By Kirk Stelsel
Have you ever gone on a once-in-a-lifetime road trip with friends? Do you have a favorite childhood memory of a family vacation that started with everyone piling in the car?
It’s easy to get nostalgic thinking about memories that include friends or family, a vehicle and the open road. Some highways, like Route 66 and the Pacific Coast Highway, are so iconic that they have become an important part of American culture.
But there’s another side to highways … the stressful side. A lot has changed since the Lincoln Highway became the first transcontinental highway more than a century ago. Populations have grown and overall traffic has increased tremendously. Some once-efficient roadways – the same open roads memories are made of – have become burdened with traffic far exceeding the confines of their original design parameters.
However, one stretch of highway in Indiana is receiving new life. The Indiana Department of Transportation has infused U.S. 31, which connects traffic from Alabama to Michigan, with a $350 million upgrade to bring it to freeway standards north of Indianapolis. It’s no surprise that the backbone of the project is precast concrete.
A roadway revived
The primary goals of the U.S. 31 project, which was first covered in the Winter 2013 issue of Precast Solutions, are to maintain traffic flow and improve safety. The highway shoots north out of Indianapolis through Hamilton County. There, it cuts through suburban hubs that were once small communities surrounded by farmland. The city of Carmel, for example, had a population of 6,691 in 1970, which has now swelled to an estimated 85,927 (1). The overall project stretches all the way to South Bend in northern Indiana.
In Hamilton County, precast concrete manufacturers delivered countless manholes, catch basins, three- and four-sided structures, underground utility structures and pipe sections. This underground infrastructure creates the skeleton for the roadway. Above grade, work continues but traffic signals are now gone, replaced by modern interchanges. Automobiles sweep safely and seamlessly on and off the highway onto ramps designed to mimic Indiana’s famous limestone outcroppings. The look comes from a formliner finish on precast mechanically stabilized earth panels manufactured by Sanders Pre-Cast Concrete Systems in Whitestown, Ind.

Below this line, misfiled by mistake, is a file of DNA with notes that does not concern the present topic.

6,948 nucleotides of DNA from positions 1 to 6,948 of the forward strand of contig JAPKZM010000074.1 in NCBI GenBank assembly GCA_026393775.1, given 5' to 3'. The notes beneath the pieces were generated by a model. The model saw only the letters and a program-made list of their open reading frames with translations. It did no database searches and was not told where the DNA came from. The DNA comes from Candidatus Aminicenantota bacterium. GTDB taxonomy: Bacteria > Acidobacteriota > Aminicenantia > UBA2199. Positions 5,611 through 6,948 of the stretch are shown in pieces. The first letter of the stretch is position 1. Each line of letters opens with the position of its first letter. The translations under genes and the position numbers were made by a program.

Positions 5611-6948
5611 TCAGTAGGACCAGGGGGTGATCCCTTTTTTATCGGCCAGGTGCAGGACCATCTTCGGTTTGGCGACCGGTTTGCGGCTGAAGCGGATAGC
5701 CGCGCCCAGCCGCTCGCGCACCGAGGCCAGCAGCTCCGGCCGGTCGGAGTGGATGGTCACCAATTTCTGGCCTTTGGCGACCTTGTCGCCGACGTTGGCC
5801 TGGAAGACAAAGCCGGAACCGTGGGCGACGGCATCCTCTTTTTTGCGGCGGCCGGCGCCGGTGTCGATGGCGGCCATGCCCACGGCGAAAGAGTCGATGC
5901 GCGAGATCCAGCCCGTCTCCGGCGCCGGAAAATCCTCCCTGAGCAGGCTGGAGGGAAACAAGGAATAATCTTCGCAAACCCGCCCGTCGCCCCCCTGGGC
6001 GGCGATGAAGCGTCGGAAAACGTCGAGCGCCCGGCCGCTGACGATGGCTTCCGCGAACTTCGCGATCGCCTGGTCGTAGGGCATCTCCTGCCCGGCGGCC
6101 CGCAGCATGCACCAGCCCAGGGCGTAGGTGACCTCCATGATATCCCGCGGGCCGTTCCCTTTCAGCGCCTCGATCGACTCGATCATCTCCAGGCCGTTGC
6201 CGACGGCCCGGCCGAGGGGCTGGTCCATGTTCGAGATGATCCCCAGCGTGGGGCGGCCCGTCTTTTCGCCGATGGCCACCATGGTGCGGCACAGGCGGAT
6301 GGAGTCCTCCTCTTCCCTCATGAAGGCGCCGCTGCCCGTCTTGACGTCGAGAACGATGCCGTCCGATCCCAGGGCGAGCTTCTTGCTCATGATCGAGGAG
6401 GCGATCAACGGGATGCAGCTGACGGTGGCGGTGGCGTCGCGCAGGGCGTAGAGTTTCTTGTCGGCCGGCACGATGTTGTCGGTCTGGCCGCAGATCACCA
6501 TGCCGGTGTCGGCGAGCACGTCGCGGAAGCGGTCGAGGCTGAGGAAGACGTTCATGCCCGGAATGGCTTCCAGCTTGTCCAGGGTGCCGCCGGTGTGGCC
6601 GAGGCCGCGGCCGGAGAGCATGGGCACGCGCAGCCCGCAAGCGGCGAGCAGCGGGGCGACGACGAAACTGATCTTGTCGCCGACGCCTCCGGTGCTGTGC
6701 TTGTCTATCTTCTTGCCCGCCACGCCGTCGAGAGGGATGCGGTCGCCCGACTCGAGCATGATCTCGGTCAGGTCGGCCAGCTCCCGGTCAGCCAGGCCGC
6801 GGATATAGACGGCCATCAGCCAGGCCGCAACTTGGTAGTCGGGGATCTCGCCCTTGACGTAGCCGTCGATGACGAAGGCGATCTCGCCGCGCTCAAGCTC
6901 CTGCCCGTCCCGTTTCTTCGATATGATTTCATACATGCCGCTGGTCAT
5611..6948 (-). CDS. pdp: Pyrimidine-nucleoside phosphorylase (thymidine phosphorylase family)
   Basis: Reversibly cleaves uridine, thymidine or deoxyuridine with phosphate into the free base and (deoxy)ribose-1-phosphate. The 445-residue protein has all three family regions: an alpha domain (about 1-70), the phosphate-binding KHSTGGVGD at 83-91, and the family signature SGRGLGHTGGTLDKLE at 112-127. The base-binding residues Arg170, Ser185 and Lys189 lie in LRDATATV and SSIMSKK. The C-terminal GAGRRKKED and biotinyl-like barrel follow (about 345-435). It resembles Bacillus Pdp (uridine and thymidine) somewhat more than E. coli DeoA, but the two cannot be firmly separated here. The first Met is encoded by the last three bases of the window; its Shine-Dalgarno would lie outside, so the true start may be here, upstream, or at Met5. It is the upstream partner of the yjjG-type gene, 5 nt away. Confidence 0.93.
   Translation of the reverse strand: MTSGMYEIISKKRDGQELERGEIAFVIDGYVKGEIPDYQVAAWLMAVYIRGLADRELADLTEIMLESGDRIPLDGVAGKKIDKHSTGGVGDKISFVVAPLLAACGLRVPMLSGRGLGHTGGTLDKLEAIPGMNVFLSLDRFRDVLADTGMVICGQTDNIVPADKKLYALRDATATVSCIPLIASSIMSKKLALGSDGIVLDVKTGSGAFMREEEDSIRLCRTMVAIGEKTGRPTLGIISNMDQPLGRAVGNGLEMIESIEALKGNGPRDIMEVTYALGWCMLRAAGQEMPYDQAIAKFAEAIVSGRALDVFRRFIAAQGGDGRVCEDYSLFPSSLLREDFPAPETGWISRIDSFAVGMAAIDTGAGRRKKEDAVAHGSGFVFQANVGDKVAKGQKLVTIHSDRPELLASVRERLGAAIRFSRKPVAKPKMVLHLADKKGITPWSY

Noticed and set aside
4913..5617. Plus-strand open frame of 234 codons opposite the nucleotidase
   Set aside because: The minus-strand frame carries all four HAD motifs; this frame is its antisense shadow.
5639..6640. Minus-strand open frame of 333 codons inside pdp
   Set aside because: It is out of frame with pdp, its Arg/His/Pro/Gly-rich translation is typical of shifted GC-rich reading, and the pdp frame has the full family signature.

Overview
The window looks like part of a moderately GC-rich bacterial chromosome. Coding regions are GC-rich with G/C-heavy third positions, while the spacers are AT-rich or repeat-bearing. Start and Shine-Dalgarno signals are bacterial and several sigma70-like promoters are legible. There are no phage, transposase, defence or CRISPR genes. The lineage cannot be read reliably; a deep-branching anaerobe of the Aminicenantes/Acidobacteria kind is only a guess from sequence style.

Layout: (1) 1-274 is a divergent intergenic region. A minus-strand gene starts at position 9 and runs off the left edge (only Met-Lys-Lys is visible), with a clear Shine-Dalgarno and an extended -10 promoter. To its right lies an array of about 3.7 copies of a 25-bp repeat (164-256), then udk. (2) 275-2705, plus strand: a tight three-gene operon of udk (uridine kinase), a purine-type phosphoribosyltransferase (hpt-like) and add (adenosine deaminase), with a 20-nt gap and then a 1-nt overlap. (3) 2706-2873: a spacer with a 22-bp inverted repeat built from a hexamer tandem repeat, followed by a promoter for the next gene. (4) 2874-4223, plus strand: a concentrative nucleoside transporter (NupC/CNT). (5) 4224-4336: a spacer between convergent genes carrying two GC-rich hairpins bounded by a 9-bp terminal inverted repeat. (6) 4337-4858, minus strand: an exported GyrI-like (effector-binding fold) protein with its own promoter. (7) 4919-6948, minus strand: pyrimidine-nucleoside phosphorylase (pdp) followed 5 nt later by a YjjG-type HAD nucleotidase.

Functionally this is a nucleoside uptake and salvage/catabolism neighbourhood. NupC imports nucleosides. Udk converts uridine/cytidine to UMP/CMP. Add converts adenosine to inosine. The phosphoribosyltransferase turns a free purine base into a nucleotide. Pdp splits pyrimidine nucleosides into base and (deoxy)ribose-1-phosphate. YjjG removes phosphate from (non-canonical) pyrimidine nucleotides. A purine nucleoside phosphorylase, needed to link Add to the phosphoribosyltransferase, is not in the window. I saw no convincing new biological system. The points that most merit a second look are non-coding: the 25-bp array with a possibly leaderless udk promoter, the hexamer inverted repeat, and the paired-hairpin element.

Bridges carrying traffic east and west over the highway have been largely constructed using precast/prestressed beams. Stress-Con Industries of Shelby Township, Mich., supplied 134 beams for 10 bridges, with the largest beam weighing 130,000 pounds. The beams achieved 7,000 psi compressive strength in 28 days and provided the DOT with faster installation, cost savings and reduced lifetime maintenance. These bridges, along with the ramps, eliminate long lines that in the past would accumulate during rush hour for east-west traffic, separating those vehicles completely from the heavy north-south traffic. When all sections of the project are completed, the estimated travel time between Indianapolis and South Bend will decrease by 30 minutes.
According to Jason Rowley, project manager at CHA and design manager of the U.S. 31 project for the past six years, workers completed a tremendous amount in 2014. Seven interchanges are now open, three are 50% complete and the remaining two are at 15%. The interchanges have kick-started the heart of a roadway that once beat proudly but over time has slowed to a near halt during high-traffic hours.
“Hundreds of designers and contractors have contributed to this very successful project,” Rowley said. “It’s impossible to mention everyone and every company. This was an amazing team effort.”
Complementing the major work on the interchanges, smaller projects such as roundabouts and road extensions are in progress or have been completed to the east and west of the highway. At one site, an extension of Illinois Street – which parallels U.S. 31 to the west – the work included installation of a sound wall. The Verti-Crete wall, manufactured by Norwalk Concrete Industries in Norwalk, Ohio, features a stone finish. It provides an aesthetically pleasing way to reduce road noise for an existing neighborhood. Overall, workers installed 2,300 linear feet of sound wall posts, panels and caps in just eight days. To the east of the highway, construction crews are widening Main Street, which leads to Carmel’s Arts & Design District. The work includes installing new underground infrastructure such as precast pipe, inlets, catch basins and manholes.
The combination of durability, ease of installation and beauty of precast concrete products met the wide range of needs the engineers and planners faced. Rowley has seen a tremendous amount of precast concrete products delivered and installed on the roadway over the years.
“Without precast products, this project would have been much more expensive and it could not have been built as quickly,” he said. “Having the precast industry experts designing their products also increases quality and adds efficiencies into the construction process. Construction time savings also reduce the impacts to businesses, the traveling public and the environment, resulting in improved air and water quality.”
Kirk Stelsel is NPCA’s director of communication and marketing.
(1) New population estimate according to the latest Census data available at http://census.gov.